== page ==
UN inspectors braved sniper fire on Monday to reach the site of a suspected deadly chemical weapons attack near Damascus, as the West weighed possible military action against Syria's regime.
A defiant President Bashar al-Assad declared that any strike by the US and its allies would be doomed to failure and key ally Moscow warned of dangerous consequences for the entire region.
A UN spokesman said unidentified snipers shot at the UN team of experts looking into allegations of a poison gas attack in a Damascus suburb last week that the Syrian opposition claimed killed hundreds of civilians.
But, after briefly pulling back, the investigators went to a field hospital in the town of Moadamiyet al-Sham where victims of the attack were still being treated, UN officials and activists said.
They took samples and interviewed medical staff during a visit which lasted almost three hours before returning to their hotel in Damascus.
The Syrian authorities accused rebels fighting Assad's forces of being behind the sniper fire, while the opposition said pro-regime militias were to blame, although both sides were said to have agreed to a temporary ceasefire.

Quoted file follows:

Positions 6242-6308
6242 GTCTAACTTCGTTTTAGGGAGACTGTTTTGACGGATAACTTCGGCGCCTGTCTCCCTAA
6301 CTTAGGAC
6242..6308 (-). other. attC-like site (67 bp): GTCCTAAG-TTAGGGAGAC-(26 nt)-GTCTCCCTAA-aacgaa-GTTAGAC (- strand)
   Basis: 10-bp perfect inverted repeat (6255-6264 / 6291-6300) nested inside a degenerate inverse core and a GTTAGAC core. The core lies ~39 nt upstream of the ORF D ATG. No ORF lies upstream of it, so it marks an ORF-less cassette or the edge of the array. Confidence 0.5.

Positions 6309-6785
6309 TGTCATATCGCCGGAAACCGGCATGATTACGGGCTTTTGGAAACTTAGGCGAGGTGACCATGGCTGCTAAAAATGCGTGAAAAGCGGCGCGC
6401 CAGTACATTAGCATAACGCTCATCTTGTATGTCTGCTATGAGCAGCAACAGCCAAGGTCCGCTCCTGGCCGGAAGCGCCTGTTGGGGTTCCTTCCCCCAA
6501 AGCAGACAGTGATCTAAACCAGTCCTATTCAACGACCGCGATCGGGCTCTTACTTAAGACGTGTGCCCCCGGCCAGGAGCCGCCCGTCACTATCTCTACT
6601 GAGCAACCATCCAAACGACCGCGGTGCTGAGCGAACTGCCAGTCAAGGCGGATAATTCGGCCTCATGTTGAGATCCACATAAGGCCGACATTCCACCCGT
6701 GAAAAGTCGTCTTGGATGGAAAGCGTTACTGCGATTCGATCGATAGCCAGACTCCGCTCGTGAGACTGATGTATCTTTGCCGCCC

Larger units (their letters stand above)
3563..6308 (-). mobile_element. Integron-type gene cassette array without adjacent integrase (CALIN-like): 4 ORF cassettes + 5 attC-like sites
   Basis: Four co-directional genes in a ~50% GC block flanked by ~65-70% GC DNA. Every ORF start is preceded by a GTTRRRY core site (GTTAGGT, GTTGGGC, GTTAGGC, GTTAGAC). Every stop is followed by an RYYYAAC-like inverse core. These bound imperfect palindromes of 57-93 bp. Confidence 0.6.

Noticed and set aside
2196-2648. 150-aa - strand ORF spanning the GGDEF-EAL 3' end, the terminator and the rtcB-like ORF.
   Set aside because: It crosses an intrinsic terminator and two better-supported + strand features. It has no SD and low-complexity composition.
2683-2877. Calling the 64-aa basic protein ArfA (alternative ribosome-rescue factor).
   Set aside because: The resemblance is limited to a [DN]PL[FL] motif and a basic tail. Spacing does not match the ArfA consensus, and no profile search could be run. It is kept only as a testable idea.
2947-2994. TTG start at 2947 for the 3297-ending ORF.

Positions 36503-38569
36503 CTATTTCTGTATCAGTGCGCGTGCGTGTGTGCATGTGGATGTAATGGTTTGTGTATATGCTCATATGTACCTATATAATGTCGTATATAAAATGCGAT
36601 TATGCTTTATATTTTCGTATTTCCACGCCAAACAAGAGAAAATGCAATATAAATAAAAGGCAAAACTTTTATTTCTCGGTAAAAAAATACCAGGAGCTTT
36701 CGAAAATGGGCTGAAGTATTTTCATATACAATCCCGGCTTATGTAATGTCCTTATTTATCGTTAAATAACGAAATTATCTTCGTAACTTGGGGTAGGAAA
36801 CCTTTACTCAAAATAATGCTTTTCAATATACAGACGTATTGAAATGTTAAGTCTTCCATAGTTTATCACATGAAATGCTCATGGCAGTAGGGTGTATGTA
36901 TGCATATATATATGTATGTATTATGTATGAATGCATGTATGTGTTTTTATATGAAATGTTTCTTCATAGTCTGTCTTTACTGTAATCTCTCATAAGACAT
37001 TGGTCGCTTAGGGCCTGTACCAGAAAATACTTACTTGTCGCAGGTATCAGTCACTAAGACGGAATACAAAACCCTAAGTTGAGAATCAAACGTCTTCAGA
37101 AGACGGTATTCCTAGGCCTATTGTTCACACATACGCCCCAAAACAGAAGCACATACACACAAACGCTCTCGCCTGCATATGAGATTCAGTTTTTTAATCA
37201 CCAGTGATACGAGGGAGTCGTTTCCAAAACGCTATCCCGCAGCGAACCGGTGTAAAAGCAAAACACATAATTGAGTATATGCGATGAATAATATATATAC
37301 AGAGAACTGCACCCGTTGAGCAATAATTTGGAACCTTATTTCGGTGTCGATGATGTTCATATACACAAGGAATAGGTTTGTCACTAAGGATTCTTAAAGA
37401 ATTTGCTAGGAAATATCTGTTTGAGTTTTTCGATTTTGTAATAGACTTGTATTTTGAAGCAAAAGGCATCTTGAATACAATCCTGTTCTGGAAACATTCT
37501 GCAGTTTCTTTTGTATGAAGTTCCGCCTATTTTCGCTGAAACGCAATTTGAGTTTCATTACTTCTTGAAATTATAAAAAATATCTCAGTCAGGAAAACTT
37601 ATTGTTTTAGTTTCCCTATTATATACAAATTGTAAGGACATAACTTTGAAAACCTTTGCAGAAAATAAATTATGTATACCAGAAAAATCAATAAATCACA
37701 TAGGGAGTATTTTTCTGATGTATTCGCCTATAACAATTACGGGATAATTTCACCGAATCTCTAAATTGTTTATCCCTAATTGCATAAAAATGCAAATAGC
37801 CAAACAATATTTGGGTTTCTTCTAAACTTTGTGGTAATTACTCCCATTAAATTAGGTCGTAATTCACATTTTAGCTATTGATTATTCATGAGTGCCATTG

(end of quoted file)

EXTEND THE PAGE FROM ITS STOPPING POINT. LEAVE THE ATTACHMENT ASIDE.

The government had approved the UN inspection on Sunday but US officials said it was too little, too late, arguing that persistent shelling there in recent days had "corrupted" the site.
The inspection came as the West appeared to be moving closer to launching a military response over last Wednesday's attack near Damascus that shocked the world after grisly pictures emerged of dead children apparently gassed to death.
A Downing Street spokesman said British Prime Minister David Cameron was cutting short his holiday to deal with the crisis and would meet with top cabinet ministers.
British Foreign Secretary William Hague said the West could act even without full UN Security Council backing, with China and Moscow expected to boycott any resolution backing a military strike.
Washington and its allies have pointed the finger of blame at Assad's regime for the alleged attack, the latest atrocity in a conflict that has claimed the lives of more than 100,000 people since March 2011.
In the latest indictment, a US official told reporters travelling with US Defence Secretary Chuck Hagel that Washington was convinced the Syrian regime was behind the attack.